The 14th of 40 Series I 250 GT cabriolets built, chassis 0791GT was delivered new in a very attractive colour combination of Bianco over Blu Connolly leather. Its color scheme perfectly suited the car’s personality as a fashionable open-top Ferrari.
First owner John R. Fulp Jr. of Greenville, SC, was a gentleman racer with respectable showings at both Sebring and Le Mans. Fulp kept the car until the fall of 1959, when it was traded back to Luigi Chinetti for Read More
It’s hard to believe that the beautiful Facel Vega automobiles evolved from a company that specialized in building office equipment.
By the late 1950s, these limited-production vehicles, which had depended upon powerplants supplied by Chrysler from the start, had grown quite a fan base among those who knew quality automobiles. In 1958, a powerful Hemi V8 from Chrysler powered the FVS.
Shifting the new Franco-American design was a choice of 4-speed manual transmission or the push-button-operated Power-Flite automatic. This car Read More
The words “supercar” and “sensational” are often to be found in conjunction, and no more justifiably so than in the case of Jaguar’s fabulous XJ 220.
Worthy successor to the multiple Le Mans-winning C-type and D-type Jaguars of the 1950s, the XJ 220 grabbed the headlines just as its illustrious forebears had done in previous decades, when the prototype burst upon an astonished world in 1988.
A planned limited-production run of a minimum of 220 and a maximum of 350 Read More
The 1936 Cadillac Series 90 convertible sedan was one of only six built that year, the second-to-last season for Cadillac’s original V16.
The original build sheet notes that it was shipped to New York City and then directed to Brooklyn for its original owner. The body was finished in wonderfully named Phantom Metallic, with Vincennes Red wire wheels with full discs, dual sidemounts with painted covers, a Master radio and gold Goddess mascot.
The significance of this V16 amongst its Read More
I’ve raised a family of three over the past 30 years.
They include my daughter, Alexandra, 26, my son Bradley, 10, and Sports Car Market, which is nearly full-grown at 30.
Just as I’ve watched Alex and Bradley mature and develop, I’ve seen SCM go from a little black-and-white newsletter that we printed on our own presses to a magazine now on the newsstand at Grand Central Station.
In 1988, I never imagined that I’d be writing about SCM in Read More
A lot of people will be surprised to learn that a dealer body shop’s shoddy repair work resulted in a $42m negligence verdict. And it wasn’t even the shop’s customer who sued, but a downstream purchaser of the car.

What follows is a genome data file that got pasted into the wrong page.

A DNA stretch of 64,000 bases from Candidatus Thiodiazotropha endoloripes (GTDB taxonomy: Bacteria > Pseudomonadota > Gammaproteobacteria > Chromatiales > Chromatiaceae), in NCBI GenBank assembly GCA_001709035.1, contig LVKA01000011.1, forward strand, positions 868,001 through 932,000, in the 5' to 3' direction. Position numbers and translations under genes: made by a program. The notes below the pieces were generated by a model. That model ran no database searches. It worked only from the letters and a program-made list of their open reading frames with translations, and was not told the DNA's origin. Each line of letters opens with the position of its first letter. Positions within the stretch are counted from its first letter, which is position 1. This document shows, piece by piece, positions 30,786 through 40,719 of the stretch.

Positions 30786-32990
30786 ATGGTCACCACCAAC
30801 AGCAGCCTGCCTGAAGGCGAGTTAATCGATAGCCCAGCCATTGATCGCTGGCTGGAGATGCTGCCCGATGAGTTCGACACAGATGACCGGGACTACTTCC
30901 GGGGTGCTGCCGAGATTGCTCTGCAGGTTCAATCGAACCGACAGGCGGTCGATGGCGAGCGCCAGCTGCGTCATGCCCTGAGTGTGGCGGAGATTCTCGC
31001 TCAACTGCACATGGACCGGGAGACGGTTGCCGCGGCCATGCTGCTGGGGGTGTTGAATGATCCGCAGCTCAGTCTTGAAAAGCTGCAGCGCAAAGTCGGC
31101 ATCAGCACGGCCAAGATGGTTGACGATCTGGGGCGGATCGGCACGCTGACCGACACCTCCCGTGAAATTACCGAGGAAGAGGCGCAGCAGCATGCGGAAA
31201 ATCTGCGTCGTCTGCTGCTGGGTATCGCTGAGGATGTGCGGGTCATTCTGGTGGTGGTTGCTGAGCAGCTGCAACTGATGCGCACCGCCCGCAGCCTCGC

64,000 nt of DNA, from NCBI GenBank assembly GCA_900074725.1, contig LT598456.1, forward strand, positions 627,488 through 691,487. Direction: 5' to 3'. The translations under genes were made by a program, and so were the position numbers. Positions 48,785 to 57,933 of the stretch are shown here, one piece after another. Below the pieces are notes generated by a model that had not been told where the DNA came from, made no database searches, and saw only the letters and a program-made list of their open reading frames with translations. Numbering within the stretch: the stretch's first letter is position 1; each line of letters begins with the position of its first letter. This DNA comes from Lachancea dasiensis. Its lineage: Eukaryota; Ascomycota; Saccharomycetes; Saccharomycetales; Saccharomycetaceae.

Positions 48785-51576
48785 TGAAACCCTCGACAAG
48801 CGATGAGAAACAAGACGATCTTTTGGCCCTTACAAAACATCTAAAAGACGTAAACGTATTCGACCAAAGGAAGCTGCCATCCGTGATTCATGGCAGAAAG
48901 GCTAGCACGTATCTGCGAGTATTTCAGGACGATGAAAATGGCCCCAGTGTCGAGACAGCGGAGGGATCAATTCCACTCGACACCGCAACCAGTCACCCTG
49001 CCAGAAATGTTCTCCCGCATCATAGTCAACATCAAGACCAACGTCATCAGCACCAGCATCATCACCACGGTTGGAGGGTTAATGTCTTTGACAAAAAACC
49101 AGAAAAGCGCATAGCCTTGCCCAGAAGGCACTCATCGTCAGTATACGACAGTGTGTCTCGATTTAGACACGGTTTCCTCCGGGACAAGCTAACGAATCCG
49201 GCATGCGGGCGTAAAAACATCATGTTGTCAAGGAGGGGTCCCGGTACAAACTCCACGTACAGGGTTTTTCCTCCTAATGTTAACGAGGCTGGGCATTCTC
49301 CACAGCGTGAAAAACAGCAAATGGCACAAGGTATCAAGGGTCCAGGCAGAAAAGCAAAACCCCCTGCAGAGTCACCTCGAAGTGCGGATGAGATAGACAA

Matthew and Marcia Seebachan purchased a used 2010 Honda Fit from a Texas Kia dealer in August 2013. They told the salesperson that they were looking for a low-mile, high-condition, accident-free car. With a clean CARFAX report, the Seebachans were confident Read More
If you were to think of a sports car that epitomized the mid-1970s, the Bricklin SV-1 would be the perfect choice. The car was the brainchild of Malcolm Bricklin, a somewhat eccentric auto-industry executive whose resumé includes bringing Subaru to North America. His idea was to build a much safer V8-powered sports car to compete with the Corvette, and to build it in low-overhead New Brunswick, Canada.
The story of the Bricklin company is sadly familiar. The upstart automaker had Read More
Here we offer the John Willment Automobiles Ltd. racing team’s Ford Galaxie 500 — the landmark car in which the late, great, hugely popular driver Jack Sears stood the racing record on its head and shattered those long years of Jaguar domination. The Galaxie was a 400-horsepower 7-liter “Lightweight,” built by NASCAR stock-car racing specialists Holman & Moody in Charlotte, NC. It would be the first of three destined for the British saloon car-racing scene.
We commend Gentleman Jack’s 1963 Read More
Developed by BMW Motorsport and announced in December 2010, the 1M coupe used a tuned version of the N54 twin-turbocharged 3.0-liter straight-six engine producing 335 hp, which was delivered to the road via a 6-speed manual gearbox and electronic limited-slip differential.
With its front-engine/rear-drive layout, traditional sports-car handling and colossal amounts of low-down torque, the 1M was enthusiastically received, particularly by those who felt that BMW’s image had become diluted by too many SUVs; indeed, Richard Hammond of “Top Gear” Read More